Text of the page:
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Soon I'll doing some purchases online using my mother's credit card. She's pretty sceptical about online shopping but I convinced her. She's not so sure about how secure it is and since I'm not so sure if I have some malware running on my PC, I want to be on the safe side and don't want to risk it. I already ran scans with Avast and Malware Bytes.

My question is, is there any easy and fast way I can isolate a part of my PC so I can purchase from there? Would a VM work in this case?

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Running in a virtual machine will generally provide a good amount of isolation. You can also use a sandbox tool which is included with many anti-malware packages or an independent one such as Sandboxie. Other alternatives include using a live cd that you boot fresh each time you want to have a known system state.

However, the reality is that malware on your local PC is not the only or most likely threat you face with online shopping. If the website from which you are purchasing has poor security, then the attacker may be able to intercept messages or to hack the company and steal your data from the company without compromising your machine.

Every day in life you need to take measured risks. If you are using a well known or generally trusted website (reseeller ratings, web of trust ratings, etc ) you have less risk. You also have a risk of using a credit card in a store like Target (which had a credit card breach last year), which then gets breached. The best thing to do is to check your credit report at least once a year (free for all in the US per law once per year from each credit bureau) and to always check your credit card bills; card issuers are generally responsible for reversing fraudulent charges if reported by the card holder. You could also purchase identity theft monitoring services for peace of mind.

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  • LiveCD is also a great idea. – schroeder May 7 '15 at 3:32
  • Downvoted; running a VM on a compromised host doesn't add any security as the host (and thus eventual malware running on it) retains full access to the hardware (so keyloggers will still work) and is able to read the VM's files and memory at will. – user42178 May 7 '15 at 11:58
  • @André "generally provide a good amount of isolation" is worth a downvote? I think Eric sufficiently qualified the level of protection for his suggestion. – schroeder May 7 '15 at 16:42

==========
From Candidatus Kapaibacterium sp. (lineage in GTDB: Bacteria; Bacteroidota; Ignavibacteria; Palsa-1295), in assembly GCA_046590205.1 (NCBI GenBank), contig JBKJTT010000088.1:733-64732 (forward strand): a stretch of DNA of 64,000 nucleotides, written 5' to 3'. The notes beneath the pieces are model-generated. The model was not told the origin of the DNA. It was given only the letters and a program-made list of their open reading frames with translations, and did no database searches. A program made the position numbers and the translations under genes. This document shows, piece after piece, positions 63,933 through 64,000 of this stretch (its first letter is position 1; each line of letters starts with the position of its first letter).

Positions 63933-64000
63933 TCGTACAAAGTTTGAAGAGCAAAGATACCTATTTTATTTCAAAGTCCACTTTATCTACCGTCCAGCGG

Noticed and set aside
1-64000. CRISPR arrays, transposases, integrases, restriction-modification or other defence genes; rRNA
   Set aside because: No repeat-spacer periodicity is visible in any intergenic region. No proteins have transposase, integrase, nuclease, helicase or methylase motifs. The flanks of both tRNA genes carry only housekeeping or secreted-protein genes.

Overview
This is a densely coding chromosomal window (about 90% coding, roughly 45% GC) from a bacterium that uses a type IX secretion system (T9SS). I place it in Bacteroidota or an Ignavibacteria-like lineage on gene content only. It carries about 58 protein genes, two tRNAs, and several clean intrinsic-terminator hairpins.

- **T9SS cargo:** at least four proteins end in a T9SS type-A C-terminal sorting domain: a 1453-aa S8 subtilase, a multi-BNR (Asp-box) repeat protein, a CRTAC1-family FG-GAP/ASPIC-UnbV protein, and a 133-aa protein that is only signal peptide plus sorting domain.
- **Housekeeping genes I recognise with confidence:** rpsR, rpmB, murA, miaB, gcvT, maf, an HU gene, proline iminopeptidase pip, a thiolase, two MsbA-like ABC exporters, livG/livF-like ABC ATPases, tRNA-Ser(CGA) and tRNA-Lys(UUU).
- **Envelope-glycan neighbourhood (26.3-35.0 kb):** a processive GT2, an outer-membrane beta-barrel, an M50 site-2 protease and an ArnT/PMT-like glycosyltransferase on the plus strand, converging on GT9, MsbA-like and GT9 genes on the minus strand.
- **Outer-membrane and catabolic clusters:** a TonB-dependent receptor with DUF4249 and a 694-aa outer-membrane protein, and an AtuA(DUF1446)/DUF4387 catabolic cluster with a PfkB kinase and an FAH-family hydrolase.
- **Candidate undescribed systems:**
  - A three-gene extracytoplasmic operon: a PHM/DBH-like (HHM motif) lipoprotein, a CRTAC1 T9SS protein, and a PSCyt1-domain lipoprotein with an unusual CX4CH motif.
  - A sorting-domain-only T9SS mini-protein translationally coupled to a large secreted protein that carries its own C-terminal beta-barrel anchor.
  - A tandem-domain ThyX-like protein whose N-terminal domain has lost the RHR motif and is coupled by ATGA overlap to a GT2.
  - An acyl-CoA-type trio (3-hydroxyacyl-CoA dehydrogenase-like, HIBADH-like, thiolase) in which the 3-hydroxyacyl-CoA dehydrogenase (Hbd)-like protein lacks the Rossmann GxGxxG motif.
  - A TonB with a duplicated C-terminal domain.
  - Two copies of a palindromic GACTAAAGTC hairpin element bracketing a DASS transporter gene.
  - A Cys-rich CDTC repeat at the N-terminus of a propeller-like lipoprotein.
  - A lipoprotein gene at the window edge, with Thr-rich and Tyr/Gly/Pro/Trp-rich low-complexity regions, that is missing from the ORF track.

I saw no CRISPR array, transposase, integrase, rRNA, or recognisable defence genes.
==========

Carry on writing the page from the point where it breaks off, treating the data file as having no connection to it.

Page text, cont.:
• @schroeder it doesn't provide any protection against a keylogger, and given that we're talking about credit cards it's quite a serious issue. – user42178 May 7 '15 at 17:53
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The almost bulletproof solution would be to download a Linux Live-CD, burn it or put it on an USB stick, boot from it (which won't even touch your hard drive and has no way to load any malware from it, even though a Linux system won't be able to execute them even if you asked it to) and do your purchases from there.

That would be more secure than VMs running on a compromised host, as keyloggers will work even with VMs (they don't care whether you type it in your browser on the host or in a VM software), where as malware that can tamper with a Linux ISO while it's downloading are pretty rare (I haven't heard of any) and it's quite hard to successfully embed malware (that will work successfully I mean) into an arbitrary Linux image given the thousands of different flavors and versions of them, where each of them uses a different compression algorithm/bootloader/init process.

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    On the other hand, keyloggers embedded into the bios (motherboard or nic) would still be an issue, but those are still on the rare side of things. – schroeder May 7 '15 at 16:44
  • @schroeder for the time being those are rare, and if you do get compromised by such malware the attacker is clearly looking for something more important than credit cards. – user42178 May 7 '15 at 18:39
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Yes, a VM with a fresh, fully-updated OS from a known clean source can protect you from some types of malware on the host. If you have no other way to work from a known clean system, then this can be a 2nd best alternative, but some types of malware can still cause problems for you.

The other thing is that I'm not sure how "quick" this will be for you.

On the other hand, you have to define your risks. If you keep tabs on your credit card activity, you can spot and report suspicious activity right away and get your credit card company's help in resolving problems. If you are really concerned, you can also use a secondary card with an arbitrarily low credit limit, or even a pre-paid card.

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  • I'm running a VMware virtual machine, it's a clean install with just Firefox installed on it, I hope that's enough. Thanks for the quick answer – SocialReject May 7 '15 at 3:11
  • If the host machine is compromised and logging keystrokes, it will log everything before it gets to the VM. You have gained nothing by creating a clean VM inside the compromised machine. – Don Simon May 7 '15 at 18:16
  • Would a virtual keyboard work in this case? For example, the one that comes with Windows. – SocialReject May 7 '15 at 20:42
  • @DonSimon you are absolutely correct, which is why I qualified the level of protection. Keyloggers are not the only problem that could still exist that could affect the VM. – schroeder May 7 '15 at 20:45

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